He was no longer the same man who entered that portion of desert and lived that i-am-what-i-choose-to-becomeexistence “in-between”. He was changed and, more importantly, he wanted to remain changed.

Looking at my life now, I realize this is the same opportunity I have and we all have when we are in times of being “in-between”.

Times like these allow us a chance to re-examine our own beliefs and thoughts and decide if they are ideals we wish to hold fast to or change. If we see that there are changes we need to make or wish to make to our lives, this in-between time allows us to make those changes and choose a new direction; to choose a path that is more in line with where we see the Lord is calling us to go just as the Samaritan man did.

Here’s the thing.

Whether we realize it or not, times of being “in-between” change us just like both the Galileans and the Samaritans were changed. They had to learn to live near one another, to accept the destruction of their bodies, to find ways to survive in a place far from their homes and families and though our in-between looks quite difference, we also have to change. We have to learn to live with the new reality of our lives for however long that new reality exists – a new reality that may include people we previously wouldn’t have associated with or jobs we wouldn’t have considered satisfactory.

60c413fef21aeca2b0a68be83af5df2dBut we also have the opportunity to learn to experience new blessings and mercies we would not have had in our life before the “in-between”. We have the opportunity to find the “there” there – to find joy, peace and the gifts that God provides us each and every day in places we previously didn’t know existed let alone ever thought we would find ourselves.

Don’t get me wrong. Being “in-between”is challenging. I makes us see things we don’t want to see in ourselves and perhaps in others and also makes us change in ways we may not want to change.

We have to remember that God waits with us there just as He walked that road between Samaria and Galilee. He provides the same blessings to all who come near. One of the most significant blessings He provides is the wisdom of those who have been there and gotten to the other side. Our job is not only seeing the blessing of the in-between times and their resolutions, but also being grateful for the presence of these times in our lives and learning from those who are willing to share their journeys with us.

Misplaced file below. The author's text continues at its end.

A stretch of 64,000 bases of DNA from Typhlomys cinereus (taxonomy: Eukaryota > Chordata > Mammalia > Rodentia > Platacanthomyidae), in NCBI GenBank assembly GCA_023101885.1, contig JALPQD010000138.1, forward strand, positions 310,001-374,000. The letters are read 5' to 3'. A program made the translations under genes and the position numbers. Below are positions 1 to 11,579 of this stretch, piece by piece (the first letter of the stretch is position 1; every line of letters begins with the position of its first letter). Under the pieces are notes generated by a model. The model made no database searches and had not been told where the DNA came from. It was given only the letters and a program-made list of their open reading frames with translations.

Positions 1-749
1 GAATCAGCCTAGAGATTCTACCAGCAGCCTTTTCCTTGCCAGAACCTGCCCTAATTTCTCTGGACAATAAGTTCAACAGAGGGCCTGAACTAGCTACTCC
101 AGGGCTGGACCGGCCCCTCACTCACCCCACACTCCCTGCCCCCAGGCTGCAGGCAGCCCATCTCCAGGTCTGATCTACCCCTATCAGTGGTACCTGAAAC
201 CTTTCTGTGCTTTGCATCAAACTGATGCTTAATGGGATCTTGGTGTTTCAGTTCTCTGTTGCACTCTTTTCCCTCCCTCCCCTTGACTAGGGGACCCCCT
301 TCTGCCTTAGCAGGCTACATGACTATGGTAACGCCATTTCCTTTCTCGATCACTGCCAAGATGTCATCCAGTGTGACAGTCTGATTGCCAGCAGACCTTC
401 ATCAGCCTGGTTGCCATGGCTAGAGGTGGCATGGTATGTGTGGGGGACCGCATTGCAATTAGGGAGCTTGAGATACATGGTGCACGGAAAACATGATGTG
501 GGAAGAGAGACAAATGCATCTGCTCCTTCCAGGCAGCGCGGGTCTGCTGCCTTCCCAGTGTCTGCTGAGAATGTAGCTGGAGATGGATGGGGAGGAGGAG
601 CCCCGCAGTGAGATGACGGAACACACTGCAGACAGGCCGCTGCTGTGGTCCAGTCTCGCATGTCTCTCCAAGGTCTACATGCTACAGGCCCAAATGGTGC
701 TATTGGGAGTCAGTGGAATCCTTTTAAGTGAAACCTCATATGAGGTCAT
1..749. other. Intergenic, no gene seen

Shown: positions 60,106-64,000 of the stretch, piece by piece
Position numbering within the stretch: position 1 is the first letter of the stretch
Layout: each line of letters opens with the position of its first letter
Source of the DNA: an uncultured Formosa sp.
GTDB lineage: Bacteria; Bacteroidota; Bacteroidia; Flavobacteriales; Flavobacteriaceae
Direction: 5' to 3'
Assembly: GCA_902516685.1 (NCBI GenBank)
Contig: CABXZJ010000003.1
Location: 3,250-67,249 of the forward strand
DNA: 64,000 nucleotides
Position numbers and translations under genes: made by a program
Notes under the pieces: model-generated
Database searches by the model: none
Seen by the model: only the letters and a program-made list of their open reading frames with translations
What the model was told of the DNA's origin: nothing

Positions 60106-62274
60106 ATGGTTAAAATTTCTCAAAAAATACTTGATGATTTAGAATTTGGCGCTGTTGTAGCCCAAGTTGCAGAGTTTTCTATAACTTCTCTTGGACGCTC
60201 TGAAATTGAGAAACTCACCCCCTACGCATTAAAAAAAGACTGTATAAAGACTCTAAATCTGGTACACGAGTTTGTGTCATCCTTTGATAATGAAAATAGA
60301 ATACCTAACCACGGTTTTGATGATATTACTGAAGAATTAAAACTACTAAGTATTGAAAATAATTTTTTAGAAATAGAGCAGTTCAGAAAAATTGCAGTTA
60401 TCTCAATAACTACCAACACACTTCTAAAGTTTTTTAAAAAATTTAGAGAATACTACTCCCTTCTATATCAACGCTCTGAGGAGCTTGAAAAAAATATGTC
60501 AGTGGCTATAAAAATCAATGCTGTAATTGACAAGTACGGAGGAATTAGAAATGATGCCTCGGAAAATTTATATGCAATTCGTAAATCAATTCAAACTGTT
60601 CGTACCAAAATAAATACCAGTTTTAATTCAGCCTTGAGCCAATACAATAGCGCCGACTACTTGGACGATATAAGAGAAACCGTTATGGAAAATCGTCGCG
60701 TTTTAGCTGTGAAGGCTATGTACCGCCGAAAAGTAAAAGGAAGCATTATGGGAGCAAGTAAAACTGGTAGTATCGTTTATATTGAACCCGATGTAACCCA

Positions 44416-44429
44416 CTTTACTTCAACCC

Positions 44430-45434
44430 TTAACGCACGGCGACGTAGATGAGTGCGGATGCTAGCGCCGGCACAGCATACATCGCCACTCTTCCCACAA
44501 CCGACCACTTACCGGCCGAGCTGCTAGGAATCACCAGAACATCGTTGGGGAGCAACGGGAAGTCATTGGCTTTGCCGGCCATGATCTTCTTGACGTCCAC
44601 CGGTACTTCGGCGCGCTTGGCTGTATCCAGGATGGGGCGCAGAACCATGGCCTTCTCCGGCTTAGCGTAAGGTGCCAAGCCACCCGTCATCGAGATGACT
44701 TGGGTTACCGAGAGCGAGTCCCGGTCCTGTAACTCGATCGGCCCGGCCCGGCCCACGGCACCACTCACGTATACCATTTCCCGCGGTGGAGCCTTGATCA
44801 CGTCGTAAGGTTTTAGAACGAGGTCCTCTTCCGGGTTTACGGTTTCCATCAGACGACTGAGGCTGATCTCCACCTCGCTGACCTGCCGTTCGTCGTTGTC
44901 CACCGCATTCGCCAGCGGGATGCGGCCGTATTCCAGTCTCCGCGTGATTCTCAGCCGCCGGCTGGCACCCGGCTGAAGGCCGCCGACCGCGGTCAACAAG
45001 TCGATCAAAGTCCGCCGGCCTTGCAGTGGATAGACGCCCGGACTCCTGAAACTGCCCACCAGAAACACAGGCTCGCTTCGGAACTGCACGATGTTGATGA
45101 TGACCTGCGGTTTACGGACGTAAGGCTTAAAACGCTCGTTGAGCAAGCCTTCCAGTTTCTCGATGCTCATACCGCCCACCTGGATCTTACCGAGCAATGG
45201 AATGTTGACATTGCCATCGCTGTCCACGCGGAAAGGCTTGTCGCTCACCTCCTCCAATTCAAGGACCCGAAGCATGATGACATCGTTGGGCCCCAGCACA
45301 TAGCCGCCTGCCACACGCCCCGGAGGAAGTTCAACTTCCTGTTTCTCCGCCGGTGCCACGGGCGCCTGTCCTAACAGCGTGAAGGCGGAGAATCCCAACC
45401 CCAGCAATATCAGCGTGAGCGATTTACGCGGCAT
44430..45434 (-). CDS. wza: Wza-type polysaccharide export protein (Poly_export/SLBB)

If you’re “in-between”, as I am, be blessed by its presence. If you have learned new things about yourself or your calling during such times, I would love to hear about it. If you have survived the “in-between” and wish to share your experiences, please do!

Bump in the Night

hide-under-bedThe crash from the apartment upstairs shook my ceiling and bolted me awake, heart thumping and sheet clutched to my chest.

The clock on my bedside table read 2:27 A.M.

I sat in the dark trying to slow my heart and sharpen my ears to listen to new sounds, new indications of what was going on above me. Was there an argument? A break in? My mind immediately went to the worst scenarios and started planning for how to assist.

A voice raised and I heard another bang!

My breathing became more shallow to try to make sure my presence wasn’t heard. Silly, of course, since I was one floor down and there no indication anyone was concerned about either disturbing me let alone worried if I heard their activity.

As I closed my eyes and waited, I heard raised voices…

…and then laughter.

All is well. Just some 20-somethings screwing around after a night at the clubs.

And yet, for me, sleep would likely not come for the rest of the night. I was awake with my demons again. Sure, I would likely doze for the next few hours, but my “spidey” senses had been sparked into action.

Now I realize my childhood was not the stuff of horror stories. I wasn’t raised in the inner city, leery of gunshots and drug dealers at every corner. Nor was I beaten so severely I was hospitalized for my injuries or worse yet, forced to live with broken bones to hide the abuse. Compared to that, my life was idyllic, and yet to this day I suffer from PTSD issues stemming from nights like this when the loud bangs led to screaming, throwing of drink tumblers shattered against the wall, glass shards embedded in the wall for years to come and me, cowering in my bedroom praying that the battles outside of my door would stay there.